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Germany’s foreign minister has pushed back strongly against Rex Tillerson as the US secretary of state ramps up demands for more military spending by Nato allies in Europe.
The escalating wrangle over spending was set to dominate talks in Brussels where Mr Tillerson and Sigmar Gabriel, his new German counterpart, are attending their first Nato meeting since taking office.
Donald Trump, US president, has railed against Nato allies for not meeting a long-term target to bring defence spending towards a long-term target of 2 per cent of economic output. In private talks with ministers, Mr Tillerson said Nato’s ability to secure the transatlantic community depended on increased spending by allies.
But Mr Gabriel said there was no 2 per cent target as such, adding that there was more to security than military spending.
“It’s totally unrealistic to believe that Germany would increase its defence spending from €35bn now to €70bn,” he told reporters as he arrived in Brussels.
“We are increasing our defence spending. We are doing more.”
Nato figures show that German military expenditure is estimated to have risen to 1.2 per cent of gross domestic product in 2016 from 1.18 per cent in 2015. Allies agreed in 2014 to work towards a 2 per cent threshold by 2024, although Mr Trump insists they should move faster.
But Mr Gabriel said Berlin would have put €70bn into its armed forces if military spending reached 2 per cent. “I know no politician in Germany who thinks that this is something you can reach or that it even would be desirable to do so.”
The minister’s comments represent a hardening of his position as the country heads for a general election in the autumn. They stand as an abrupt challenge to Mr Tillerson, who told reporters in brief remarks that he wanted to ensure the alliance “has all of the resources, financial and otherwise, that are necessary for Nato to fulfill its mission.”
Chancellor Angela Merkel and others in her centre-right CDU party have signaled their commitment to the 2 per cent spending goal. But the intervention of Mr Gabriel, a Social Democrat, suggests the question of defence spending will emerge as an election issue.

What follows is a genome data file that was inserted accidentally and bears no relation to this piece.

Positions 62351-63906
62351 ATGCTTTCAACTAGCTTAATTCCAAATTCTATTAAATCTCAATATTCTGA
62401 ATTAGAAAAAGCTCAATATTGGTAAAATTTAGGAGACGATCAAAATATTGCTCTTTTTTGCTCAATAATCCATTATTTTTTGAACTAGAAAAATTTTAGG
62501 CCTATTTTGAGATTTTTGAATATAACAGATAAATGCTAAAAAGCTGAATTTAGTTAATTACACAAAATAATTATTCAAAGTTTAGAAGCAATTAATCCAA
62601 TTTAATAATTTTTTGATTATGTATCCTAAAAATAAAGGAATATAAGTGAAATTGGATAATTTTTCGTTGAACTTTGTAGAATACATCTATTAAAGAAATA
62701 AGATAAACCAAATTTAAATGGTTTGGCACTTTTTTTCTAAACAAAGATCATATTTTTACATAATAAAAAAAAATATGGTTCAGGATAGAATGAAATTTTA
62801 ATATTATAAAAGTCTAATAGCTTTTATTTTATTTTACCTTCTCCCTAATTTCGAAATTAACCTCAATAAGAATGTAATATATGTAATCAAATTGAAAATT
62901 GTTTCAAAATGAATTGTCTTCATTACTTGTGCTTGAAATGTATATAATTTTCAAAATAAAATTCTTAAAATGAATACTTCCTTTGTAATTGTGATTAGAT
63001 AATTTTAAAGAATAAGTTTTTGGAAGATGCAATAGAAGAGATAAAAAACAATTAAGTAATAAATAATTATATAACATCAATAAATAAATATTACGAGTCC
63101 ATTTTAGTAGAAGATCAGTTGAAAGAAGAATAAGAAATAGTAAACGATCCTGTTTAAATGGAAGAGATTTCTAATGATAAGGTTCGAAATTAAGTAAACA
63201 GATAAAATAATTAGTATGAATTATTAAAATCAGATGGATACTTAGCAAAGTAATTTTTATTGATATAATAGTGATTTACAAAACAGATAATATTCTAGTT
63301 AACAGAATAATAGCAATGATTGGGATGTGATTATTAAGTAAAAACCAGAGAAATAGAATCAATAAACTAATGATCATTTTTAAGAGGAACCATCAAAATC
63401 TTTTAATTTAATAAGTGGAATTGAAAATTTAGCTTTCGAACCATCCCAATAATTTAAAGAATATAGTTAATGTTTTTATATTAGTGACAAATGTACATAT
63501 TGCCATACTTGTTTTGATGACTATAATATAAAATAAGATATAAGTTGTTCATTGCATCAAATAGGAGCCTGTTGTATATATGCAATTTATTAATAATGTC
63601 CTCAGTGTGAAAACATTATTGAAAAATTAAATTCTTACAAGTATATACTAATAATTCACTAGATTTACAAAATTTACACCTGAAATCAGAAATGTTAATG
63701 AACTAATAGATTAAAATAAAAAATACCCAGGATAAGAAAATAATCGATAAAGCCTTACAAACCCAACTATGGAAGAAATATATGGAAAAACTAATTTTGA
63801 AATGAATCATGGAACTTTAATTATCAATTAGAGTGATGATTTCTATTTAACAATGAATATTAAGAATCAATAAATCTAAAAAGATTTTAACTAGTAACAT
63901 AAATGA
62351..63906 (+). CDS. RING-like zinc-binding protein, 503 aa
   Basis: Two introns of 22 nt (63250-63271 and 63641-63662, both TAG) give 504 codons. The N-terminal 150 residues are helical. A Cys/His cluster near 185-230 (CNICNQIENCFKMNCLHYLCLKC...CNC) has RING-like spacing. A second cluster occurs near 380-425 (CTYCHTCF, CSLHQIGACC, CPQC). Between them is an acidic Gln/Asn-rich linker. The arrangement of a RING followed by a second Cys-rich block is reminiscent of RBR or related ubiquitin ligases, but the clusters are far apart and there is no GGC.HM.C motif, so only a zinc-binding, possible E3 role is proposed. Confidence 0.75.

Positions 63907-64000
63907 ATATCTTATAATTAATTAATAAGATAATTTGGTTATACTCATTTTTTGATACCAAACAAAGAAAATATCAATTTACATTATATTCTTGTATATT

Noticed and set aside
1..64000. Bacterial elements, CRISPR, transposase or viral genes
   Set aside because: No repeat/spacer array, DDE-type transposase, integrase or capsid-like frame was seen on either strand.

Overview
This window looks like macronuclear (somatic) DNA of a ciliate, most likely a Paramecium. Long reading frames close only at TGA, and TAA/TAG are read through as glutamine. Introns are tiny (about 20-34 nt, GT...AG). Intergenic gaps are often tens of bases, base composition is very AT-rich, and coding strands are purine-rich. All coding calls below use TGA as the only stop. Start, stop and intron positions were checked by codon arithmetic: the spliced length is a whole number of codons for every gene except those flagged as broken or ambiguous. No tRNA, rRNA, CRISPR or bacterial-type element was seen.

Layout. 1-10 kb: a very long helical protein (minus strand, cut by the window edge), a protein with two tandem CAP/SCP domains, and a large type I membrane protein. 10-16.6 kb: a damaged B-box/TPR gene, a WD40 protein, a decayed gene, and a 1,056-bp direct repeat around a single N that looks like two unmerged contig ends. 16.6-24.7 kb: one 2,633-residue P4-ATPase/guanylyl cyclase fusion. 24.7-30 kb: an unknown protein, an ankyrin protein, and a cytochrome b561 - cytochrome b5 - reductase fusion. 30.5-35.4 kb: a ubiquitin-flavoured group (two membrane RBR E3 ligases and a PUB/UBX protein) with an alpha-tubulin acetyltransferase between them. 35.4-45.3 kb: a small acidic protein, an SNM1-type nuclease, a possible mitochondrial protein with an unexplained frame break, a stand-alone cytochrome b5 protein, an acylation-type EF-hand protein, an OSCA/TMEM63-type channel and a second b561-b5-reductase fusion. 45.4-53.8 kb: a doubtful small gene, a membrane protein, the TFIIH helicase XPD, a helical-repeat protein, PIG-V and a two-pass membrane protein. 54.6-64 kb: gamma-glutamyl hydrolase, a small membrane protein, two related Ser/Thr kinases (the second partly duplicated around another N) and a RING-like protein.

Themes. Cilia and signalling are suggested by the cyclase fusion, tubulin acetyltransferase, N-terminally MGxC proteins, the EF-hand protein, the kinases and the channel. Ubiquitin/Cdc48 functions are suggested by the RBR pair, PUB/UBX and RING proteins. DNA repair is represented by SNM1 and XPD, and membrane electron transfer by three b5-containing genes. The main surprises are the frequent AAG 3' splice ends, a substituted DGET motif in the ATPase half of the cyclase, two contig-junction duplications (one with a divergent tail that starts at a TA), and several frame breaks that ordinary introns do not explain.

Only five of 28 Nato members meet the 2 per cent threshold, prompting Mr Trump to accuse allies of freeloading on American defence largesse during his election campaign. Senior figures in his administration have qualified American support for the organisation even as they say insist the US remains committed to Nato.
The Nato meeting had been planned for next week, but it was brought forward to Friday after Mr Tillerson said he could not attend due to a summit with president Xi Jinping of China, who will visit Mr Trump at his Mar-a-Lago estate in Florida.
Nato has pressed allies to adopt a plan to boost spending at a meeting of leaders in May at which Mr Trump will open the new headquarters of the alliance in Brussels.
But a senior Nato official said there was no consensus among ministers about the division between spending, military capabilities and operational commitments in such plans. “There’s a recognition that we need to have further discussions around to see what the balance is between the three,” the official said.
At his first Nato meeting in February, defence secretary James Mattis threatened to moderate the US commitment to Nato if allies do not speed up plans to spend more on defence.
In his remarks on Friday to Nato ministers, Mr Tillerson said Mr Trump supported Nato and that the US will uphold its agreements we have made to defend our allies.
But he went on to say it was no longer sustainable for the US to maintain a “disproportionate share” of Nato defence spending.
Echoing Mr Mattis, he said allies that do not have a concrete plan to spend 2 percent of GDP on defence by 2024 should establish one immediately. “Allies that have a plan to reach the 2 percent guideline need to accelerate efforts and show results,” he said
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